The Life and Times of George Monroe and His Family


By Tom Bopp




“Just as there are the greatest of soldiers and sailors, artists and mechanics at times
 so there are greater stage drivers than their fellows and George Monroe was the greatest of all.”

– A.H. Washburn, Supt., Yosemite Stage & Turnpike Company  


The pinnacle of George Monroe’s career came in 1879 when Ulysses S. Grant, returning home from a two-year-long world tour, came to visit Yosemite. It would also represent a pinnacle of achievement for George’s father and especially for his mother, Mary. Up to that time, Mary’s and her family’s travels seem to have had a synchronistic, almost numinous interconnection with Grant’s, like the braided rivulets in a streambed. In the late 1840s, Mary’s brother had traveled to Mexico, perhaps seeking a better life for his family, where at the same time Grant was reluctantly participating in the U.S. war of annexation that would bring slavery to the territory. In 1852, Mary’s husband and brother were shadowed by Grant on their respective journeys to California, and could conceivably have even taken the same ship. Mary’s route had intersected with Grant’s when she journeyed through San Francisco to the gold fields in search of her husband.

These recurring coincidences punctuate a far more significant, ideological connection. Fifty-seven years had passed since the births of Mary Monroe and Ulysses S. Grant in Ohio. Both had fought for civil rights—Grant on a national level, and Mary on a very personal level, and their hard-won successes complimented one another. Grant could measure his success through stories like the Monroes,’ and Mary’s efforts were in part enabled by Grant. Now, carrying the weight of those difficult years, their separate but long, intertwined paths, would finally merge.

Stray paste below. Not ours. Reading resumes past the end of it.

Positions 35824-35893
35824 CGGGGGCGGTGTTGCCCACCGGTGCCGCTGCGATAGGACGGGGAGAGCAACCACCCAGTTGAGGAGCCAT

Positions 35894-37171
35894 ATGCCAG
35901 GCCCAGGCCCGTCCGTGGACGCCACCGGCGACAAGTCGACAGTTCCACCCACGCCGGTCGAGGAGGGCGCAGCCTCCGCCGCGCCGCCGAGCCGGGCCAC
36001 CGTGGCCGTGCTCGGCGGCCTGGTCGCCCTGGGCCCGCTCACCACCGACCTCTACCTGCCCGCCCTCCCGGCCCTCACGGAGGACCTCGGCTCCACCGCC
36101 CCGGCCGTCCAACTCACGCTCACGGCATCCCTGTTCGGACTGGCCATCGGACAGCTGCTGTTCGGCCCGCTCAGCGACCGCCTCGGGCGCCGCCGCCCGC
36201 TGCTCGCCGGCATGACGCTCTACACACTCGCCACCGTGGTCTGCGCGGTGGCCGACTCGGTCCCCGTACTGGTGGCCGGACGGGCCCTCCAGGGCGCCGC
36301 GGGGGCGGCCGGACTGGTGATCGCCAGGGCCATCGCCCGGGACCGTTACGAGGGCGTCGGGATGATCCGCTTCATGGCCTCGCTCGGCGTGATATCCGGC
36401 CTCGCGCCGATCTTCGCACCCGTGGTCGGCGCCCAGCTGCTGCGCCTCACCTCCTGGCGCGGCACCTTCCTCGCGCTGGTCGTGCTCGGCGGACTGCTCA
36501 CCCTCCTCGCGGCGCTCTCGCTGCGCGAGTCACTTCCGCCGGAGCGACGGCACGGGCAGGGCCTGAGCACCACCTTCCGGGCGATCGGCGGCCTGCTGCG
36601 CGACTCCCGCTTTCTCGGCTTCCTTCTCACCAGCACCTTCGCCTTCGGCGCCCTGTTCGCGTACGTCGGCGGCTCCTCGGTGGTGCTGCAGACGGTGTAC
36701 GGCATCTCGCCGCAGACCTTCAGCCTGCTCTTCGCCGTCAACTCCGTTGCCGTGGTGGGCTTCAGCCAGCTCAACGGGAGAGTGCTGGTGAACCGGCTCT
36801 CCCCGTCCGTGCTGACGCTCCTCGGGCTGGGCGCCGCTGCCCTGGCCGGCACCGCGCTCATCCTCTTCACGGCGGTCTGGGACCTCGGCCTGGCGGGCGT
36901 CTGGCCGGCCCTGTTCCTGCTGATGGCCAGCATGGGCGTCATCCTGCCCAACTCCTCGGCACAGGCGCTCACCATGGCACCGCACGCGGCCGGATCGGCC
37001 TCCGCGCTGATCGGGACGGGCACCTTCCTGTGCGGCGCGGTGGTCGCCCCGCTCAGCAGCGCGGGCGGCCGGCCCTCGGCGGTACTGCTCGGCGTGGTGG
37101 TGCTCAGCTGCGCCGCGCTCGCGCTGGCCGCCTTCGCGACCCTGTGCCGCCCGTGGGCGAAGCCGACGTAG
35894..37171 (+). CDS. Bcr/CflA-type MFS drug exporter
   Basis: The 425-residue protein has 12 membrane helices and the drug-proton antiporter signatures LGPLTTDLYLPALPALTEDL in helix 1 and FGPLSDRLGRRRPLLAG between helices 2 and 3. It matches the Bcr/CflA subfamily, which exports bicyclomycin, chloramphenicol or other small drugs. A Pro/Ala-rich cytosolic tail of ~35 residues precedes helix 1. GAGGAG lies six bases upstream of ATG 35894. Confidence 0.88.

Four months before the President’s visit, anticipation was already starting to grow:

“The Yo Semite travel is becoming immense. If the stage proprietors, hotel-keepers, saddle-trains, guides, etc., don’t get rich, or make a good thing this season, it won’t be a fault of the tourist, or effects of the new Constitution, or Grant’s return from Europe.” [i]

The same issue of the Gazette (May 31, 1879) began covering a developing story that not only would tie into Grant’s visit but could also have served nicely as the basis for a certain 1962 Broadway musical—The Music Man. Louis Monroe, having located his “tonsorial parlor” in J. H. Miller’s saloon five years earlier, had a front-row seat to the unfolding saga:  

“Brass Band.—For some time past a brass band has been in embryo in this village of Mariposa, which has resulted in a partial success. The project was first gotten up and put into motion by Jos. H. Miller ….” [ii]  

Around the same time that Grant was traveling from China to Japan, far away on the opposite side of the Pacific a good portion of the town of Mariposa turned out to greet a freight wagon bearing a supply of sparkling new musical instruments to furnish the proposed brass band. Thomas H. DeVall , an English musician, had recently visited Mariposa with his two young sons en route to Yosemite, and Joseph Miller persuaded DeVall to become the new band director, with his musical sons as tutors. The three of them were soon performing for dances in town. The Gazette also reported that DeVall’s wife accompanied them, and many months would pass before her real identity would be uncovered. [iii] 

[i] Mariposa Gazette, May 31, 1879, pg. 3, col. 3. The reference to the “new constitution” refers to the recent ratification of a newly amended version of the California Constitution.  

[ii] Mariposa Gazette, April 5, 1879, pg. 3, col. 2 and May 31, 1879, pg. 3, col. 2.  

[iii] Grant arrived in Nagasaki on the 21st of June: (Grant 1885-1886) excerpt from Chronology, pp. 1155–1156.  

Article about the band: Mariposa Gazette, June 7, 1879, pg. 3, col. 2.  





"A very well written, carefully documented story."
  – Dr. John Oliver Wilson, School of Social Welfare,
University of California at Berkeley